8 August 2005
© InfoThe massive humanitarian response to the Niger food crisis is both welcome and urgently needed, but for the Tuareg nomads of northern Mali, it is both distant and meaningless.
“There is such a focus on Niger now, we have to be careful that other countries in the region are not ignored,” says Peter Pearce, team leader of the British Red Cross emergency response unit (ERU) in Niger, who flew to Mali last week to help assess the wider regional needs.
In partnership with the Spanish Red Cross, the Mali Red Cross has been conducting assessments over the last month of Tuareg families around Timbuktu, some 700km north of the capital, Bamako.
Given their nomadic lifestyle, it is logistically demanding even to find their locations. The emerging picture, however, is of drastic vulnerability.
"There is a real emergency up there," says Idrissa Traore, operations co-ordinator of the Mali Red Cross. "We have to act now."
As an initial response, the Red Cross is planning food distributions to some 2,800 Tuareg families around Timbuktu, where pastures have all but disappeared since last year’s drought and locust plague. They have also been left in a critically vulnerable position by the consequent rise in grain prices and the falling cost of livestock. According to Maria Concepcion Villanueva, the Spanish Red Cross representative in Mali, the situation is deteriorating fast.
"We have analysed all the indicators in Mali, and they all point to the country heading in exactly the same direction as Niger," she says.
"People don’t have the money to buy seeds, so they are forced to look for credit. The cost of cereals is rising, and the price of livestock has collapsed. We have been looking at the numbers of people who only eat once a day, if that, and many are also resorting to wild food (plants and berries)," she adds.
The government of Mali has provided general distributions of free grain in recent months in response to the region’s food crisis, but many nomads either did not receive a ration because of their itinerant lifestyle, or did not receive nearly enough to sustain their families.
Reports from local Red Cross staff around Timbuktu indicate that as many as 67 percent of the population is at risk. Health Ministry figures indicate that 90 percent of pregnant women are suffering from anemia.
"But these are nomadic populations and difficult to track, so the figures could be even higher," says Maria. "We also know that a lot of the men have taken their herds to try and find any grazing, so the women are left alone and become even more vulnerable."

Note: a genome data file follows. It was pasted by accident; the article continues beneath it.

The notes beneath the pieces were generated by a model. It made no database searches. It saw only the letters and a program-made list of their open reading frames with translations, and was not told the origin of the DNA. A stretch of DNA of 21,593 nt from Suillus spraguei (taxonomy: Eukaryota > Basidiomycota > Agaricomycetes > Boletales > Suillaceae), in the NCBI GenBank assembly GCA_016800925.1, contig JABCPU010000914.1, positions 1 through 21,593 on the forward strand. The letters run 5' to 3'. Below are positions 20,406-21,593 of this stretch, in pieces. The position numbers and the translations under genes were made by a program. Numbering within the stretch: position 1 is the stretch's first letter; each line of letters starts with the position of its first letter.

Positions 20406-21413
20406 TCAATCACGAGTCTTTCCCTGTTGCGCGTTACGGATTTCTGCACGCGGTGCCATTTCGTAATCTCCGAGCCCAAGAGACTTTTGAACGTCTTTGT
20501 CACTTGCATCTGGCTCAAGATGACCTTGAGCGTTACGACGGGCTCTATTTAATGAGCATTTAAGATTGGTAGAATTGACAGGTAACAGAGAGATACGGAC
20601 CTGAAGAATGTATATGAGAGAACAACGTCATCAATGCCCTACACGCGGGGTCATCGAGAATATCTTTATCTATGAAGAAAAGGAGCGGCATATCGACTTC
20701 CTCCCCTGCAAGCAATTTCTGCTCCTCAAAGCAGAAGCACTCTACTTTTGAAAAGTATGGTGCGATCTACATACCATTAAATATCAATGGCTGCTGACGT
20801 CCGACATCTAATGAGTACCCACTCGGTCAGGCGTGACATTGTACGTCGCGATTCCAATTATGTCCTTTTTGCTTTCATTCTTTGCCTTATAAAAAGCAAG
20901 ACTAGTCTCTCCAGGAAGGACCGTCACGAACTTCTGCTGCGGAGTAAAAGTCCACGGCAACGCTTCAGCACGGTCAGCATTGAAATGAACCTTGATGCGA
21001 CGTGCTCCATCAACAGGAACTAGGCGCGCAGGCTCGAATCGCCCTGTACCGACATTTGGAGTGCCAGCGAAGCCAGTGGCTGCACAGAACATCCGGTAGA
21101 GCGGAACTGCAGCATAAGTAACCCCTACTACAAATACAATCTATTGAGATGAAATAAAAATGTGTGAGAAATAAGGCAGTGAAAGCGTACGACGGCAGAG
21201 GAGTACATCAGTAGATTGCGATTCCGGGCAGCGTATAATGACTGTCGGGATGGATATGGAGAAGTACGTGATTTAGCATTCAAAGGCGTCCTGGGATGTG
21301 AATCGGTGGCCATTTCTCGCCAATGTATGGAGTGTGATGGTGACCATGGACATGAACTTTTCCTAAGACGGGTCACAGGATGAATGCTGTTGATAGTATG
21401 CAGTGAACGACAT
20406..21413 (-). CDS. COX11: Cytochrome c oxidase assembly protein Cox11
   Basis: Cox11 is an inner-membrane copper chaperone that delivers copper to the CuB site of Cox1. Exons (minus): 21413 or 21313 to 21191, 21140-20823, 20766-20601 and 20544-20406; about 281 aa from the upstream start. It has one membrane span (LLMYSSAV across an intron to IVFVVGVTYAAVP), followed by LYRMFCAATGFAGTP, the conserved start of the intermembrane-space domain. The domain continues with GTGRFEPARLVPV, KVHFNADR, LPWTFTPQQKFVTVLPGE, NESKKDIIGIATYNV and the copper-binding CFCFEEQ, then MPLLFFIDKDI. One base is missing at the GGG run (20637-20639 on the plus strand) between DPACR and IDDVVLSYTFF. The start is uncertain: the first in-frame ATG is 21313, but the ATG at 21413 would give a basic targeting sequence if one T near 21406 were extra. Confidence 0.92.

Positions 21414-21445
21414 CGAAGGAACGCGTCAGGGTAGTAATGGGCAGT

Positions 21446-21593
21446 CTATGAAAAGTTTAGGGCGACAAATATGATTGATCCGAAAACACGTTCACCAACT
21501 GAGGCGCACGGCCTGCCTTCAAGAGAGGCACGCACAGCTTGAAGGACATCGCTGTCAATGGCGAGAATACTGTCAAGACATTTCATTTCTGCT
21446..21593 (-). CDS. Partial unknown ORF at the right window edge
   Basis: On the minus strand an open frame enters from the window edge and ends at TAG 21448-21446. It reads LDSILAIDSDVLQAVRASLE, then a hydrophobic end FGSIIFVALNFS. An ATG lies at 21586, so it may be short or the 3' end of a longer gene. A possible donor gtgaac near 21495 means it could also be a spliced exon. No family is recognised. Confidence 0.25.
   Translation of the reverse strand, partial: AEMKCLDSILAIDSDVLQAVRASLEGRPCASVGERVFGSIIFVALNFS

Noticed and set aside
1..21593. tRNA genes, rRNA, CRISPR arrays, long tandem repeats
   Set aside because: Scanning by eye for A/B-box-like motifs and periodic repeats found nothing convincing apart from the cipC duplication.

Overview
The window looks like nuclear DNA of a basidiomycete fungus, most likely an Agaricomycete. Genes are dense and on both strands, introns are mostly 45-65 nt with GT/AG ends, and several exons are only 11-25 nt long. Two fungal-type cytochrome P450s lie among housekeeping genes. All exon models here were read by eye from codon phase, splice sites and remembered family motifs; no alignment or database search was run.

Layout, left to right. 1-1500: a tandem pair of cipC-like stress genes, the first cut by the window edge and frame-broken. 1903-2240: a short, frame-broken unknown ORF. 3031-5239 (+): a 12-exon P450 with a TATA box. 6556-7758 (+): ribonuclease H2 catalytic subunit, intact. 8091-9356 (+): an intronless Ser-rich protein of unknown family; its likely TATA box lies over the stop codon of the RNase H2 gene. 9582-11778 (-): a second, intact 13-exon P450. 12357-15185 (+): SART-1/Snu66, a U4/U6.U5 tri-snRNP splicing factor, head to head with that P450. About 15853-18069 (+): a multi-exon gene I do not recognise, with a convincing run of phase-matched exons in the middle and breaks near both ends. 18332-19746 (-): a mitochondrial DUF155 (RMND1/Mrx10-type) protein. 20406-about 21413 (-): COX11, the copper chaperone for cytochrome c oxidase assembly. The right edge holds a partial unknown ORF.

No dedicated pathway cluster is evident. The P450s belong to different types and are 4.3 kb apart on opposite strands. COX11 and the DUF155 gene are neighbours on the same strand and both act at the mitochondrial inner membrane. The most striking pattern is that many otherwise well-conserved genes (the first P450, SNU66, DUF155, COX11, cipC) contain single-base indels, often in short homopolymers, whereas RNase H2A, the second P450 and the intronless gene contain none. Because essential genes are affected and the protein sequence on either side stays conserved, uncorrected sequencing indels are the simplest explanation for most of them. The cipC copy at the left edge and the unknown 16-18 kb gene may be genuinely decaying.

Maria has used maps from the Mali water authority showing traditional watering holes and wells to locate where nomadic populations are likely to be. She is also in close contact with a Tuareg Red Cross official in Timbuktu, as well as with other humanitarian agencies such as Veterinaires Sans Frontieres (Vets Without Borders).
"This is a very well researched intervention, we know what we want to do," she says, insisting that a rigorous and realistic assessment is crucial if Mali is to avoid some of the more sensationalist media coverage seen in Niger.
Vulnerable and remote
Red Cross staff and Mali Health Ministry officials already in the area have been traveling around the commune of Salam north of Timbuktu for a week now, and will turn their attentions this week to areas to the south around Gourma-Rharous.
Aside from assessing malnutrition rates, registering beneficiaries and locating warehousing and local volunteers, they have also been conducting vaccinations.
A team of senior Mali Red Cross operational and medical staff, as well as a relief specialist, an an IT technician and an information officer flown in from the Niger operation, set off for Timbuktu on Monday morning to join them.
"This mission is aimed at collecting exact information on the emergency," says Idrissa. "We will be focusing on finding the most efficient ways of reaching the most vulnerable." The current assessment will also investigate wider needs in the area which the Mali Red Cross does not, as yet, have the capacity to respond to.
An initial distribution of locally sourced food, seeds and eventually animal fodder is planned for later in August to tide over the targeted families until rains restore grazing land. Bamako suppliers have been found for about 252 tonnes of imported rice, as well as 12,000 litres of oil and nine tonnes of sugar.
But the overall needs are likely to be far, far greater.
"We have to feed these people," says Idrissa. "They can’t eat because their herds are dying and the market has collapsed. And when they don’t eat, they get too weak to look for any remaining pastures, which in any case are already overgrazed, so their problems just get worse," he says.
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